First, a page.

a. What types of PHRs are available?
PHRs can be paper based or electronic. Electronic records can be kept on different media, including personal computers, “smart” cards, thumb drives, CDs, or web-based applications. Of the two types, paper records may be easier to secure, but electronic records are more convenient. They are easier to update and maintain and also easier to access and share.
- Paper. You may already have your own
paper-based PHRs—folders filled with records from doctors, pharmacies,
hospitals, and insurers. These may
include copies of diagnostic test results, drug notices that accompany
prescriptions, or treatment invoices and Explanations of Benefits from
providers and insurers. Folders like
these—locked in a secure filing cabinet—offer a good, if limited, snapshot of
your medical history. What they lack is accessibility. For instance, if you
want to share lab test results between doctors, you will need to copy a form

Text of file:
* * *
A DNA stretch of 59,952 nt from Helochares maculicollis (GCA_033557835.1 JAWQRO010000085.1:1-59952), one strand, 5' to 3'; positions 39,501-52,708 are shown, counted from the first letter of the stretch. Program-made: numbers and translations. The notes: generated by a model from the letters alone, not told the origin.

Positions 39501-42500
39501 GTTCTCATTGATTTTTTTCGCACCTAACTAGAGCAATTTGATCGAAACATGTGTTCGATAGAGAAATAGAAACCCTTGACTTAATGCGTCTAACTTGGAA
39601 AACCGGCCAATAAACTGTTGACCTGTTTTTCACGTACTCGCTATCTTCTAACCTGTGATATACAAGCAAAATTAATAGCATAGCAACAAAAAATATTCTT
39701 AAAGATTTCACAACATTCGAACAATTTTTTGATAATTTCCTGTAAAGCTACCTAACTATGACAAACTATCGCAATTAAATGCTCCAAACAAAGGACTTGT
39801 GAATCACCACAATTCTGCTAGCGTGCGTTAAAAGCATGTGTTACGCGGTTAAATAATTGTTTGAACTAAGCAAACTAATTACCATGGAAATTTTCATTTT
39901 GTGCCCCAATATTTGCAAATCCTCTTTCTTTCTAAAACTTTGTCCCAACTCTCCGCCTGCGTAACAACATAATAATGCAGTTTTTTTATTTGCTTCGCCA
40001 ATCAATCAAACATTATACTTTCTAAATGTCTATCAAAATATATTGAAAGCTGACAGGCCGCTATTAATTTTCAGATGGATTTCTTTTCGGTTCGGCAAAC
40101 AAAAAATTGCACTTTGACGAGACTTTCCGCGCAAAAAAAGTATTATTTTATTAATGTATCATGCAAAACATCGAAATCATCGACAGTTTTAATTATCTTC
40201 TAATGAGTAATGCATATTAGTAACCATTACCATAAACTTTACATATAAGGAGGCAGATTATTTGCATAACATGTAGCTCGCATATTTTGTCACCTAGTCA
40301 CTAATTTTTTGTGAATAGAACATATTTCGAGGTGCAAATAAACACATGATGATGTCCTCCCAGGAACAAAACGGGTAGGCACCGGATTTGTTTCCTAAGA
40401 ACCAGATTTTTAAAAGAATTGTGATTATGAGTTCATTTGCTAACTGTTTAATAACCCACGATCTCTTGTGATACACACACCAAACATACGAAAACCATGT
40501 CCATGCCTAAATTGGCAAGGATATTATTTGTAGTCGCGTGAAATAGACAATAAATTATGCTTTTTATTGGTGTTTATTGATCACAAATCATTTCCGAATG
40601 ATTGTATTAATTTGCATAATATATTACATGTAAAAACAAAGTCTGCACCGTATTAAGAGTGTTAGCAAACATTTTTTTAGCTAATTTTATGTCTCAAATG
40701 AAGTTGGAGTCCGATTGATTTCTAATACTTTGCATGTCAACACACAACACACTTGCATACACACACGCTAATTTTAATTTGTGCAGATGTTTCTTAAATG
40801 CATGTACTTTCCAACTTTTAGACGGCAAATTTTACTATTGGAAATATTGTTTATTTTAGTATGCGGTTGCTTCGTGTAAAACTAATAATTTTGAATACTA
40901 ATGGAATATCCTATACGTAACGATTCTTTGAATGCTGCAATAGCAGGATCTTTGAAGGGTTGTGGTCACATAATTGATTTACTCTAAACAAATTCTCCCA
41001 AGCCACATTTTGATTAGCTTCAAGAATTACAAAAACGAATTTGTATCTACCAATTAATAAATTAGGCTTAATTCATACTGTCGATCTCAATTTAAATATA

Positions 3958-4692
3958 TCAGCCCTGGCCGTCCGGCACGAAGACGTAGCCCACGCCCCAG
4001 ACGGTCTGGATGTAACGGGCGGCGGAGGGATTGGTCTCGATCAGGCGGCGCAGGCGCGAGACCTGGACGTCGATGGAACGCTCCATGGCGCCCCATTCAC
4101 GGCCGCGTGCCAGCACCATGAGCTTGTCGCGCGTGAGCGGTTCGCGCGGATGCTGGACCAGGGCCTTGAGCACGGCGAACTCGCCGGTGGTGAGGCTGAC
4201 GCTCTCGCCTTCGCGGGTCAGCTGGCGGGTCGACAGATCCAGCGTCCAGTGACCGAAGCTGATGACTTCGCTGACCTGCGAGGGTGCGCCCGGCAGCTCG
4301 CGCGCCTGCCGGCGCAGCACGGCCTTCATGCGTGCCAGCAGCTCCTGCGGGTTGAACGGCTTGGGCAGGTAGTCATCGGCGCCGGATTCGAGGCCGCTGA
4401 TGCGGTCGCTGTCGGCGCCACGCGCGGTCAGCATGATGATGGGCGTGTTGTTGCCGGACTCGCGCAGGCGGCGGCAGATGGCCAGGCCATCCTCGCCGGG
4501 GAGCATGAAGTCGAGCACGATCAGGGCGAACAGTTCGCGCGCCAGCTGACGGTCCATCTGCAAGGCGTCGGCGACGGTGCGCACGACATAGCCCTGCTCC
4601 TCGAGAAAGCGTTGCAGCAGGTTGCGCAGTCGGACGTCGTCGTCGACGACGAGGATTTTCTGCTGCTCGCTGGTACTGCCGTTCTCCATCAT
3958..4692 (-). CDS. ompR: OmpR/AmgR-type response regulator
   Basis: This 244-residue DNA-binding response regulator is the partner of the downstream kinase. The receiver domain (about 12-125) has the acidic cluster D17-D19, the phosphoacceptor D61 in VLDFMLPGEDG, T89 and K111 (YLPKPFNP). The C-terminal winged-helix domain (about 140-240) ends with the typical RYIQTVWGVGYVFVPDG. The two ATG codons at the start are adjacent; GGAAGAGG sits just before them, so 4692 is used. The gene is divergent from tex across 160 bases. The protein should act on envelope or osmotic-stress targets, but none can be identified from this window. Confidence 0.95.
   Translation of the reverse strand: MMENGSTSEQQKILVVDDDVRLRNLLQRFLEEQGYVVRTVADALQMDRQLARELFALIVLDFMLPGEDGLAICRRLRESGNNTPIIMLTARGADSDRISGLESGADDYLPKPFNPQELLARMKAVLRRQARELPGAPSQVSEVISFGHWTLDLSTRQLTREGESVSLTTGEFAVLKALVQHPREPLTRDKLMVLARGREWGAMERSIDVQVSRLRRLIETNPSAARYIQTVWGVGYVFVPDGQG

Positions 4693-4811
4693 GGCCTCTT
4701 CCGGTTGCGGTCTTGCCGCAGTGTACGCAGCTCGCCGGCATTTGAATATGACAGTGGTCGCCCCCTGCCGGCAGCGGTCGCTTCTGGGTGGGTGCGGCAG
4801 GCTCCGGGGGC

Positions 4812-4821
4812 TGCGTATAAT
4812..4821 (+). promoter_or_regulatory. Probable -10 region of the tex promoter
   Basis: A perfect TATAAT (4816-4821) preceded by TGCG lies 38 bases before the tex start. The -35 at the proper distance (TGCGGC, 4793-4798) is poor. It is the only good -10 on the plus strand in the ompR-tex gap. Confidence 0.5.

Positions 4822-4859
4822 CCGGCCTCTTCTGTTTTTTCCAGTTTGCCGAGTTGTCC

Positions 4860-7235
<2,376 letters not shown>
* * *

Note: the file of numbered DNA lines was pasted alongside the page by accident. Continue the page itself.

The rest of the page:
and fax or mail it, or carry hard copies around with you.
- Personal Computer. You can install a PHR
application on your computer where you may input information, download files,
and scan documents you receive from your healthcare providers. The information
is stored locally on the computer, on a CD, on a thumb drive, or on another
storage device. You control it and have the ability to update and print it.
An example of this type of PHR is MyMedsPHR, which records your medications and reminds you when to take them. However, if you have a medical emergency, nobody will be able to access your medical history through your PHR unless you carry an up-to-date CD or thumb drive with you and can tell the ER staff where it is—and they have a means of reading it.
- Internet. Most PHR products are Internet based—similar
to a local application on your computer, but accessible online when you log in
with a user name and password. Microsoft’s HealthVault is an example of this type of PHR. An
online PHR lets you manage your records from wherever you are—you can update
and transmit the information, and give others access.
Internet-based PHRs make your medical information available in non-emergency situations, and also in emergencies as long as you’re able to provide your user name and password.
Internet-based PHR security depends on the security of the devices you use to store and transmit your information, whatever is built into the PHR application itself, and the security of the networks the information travels along.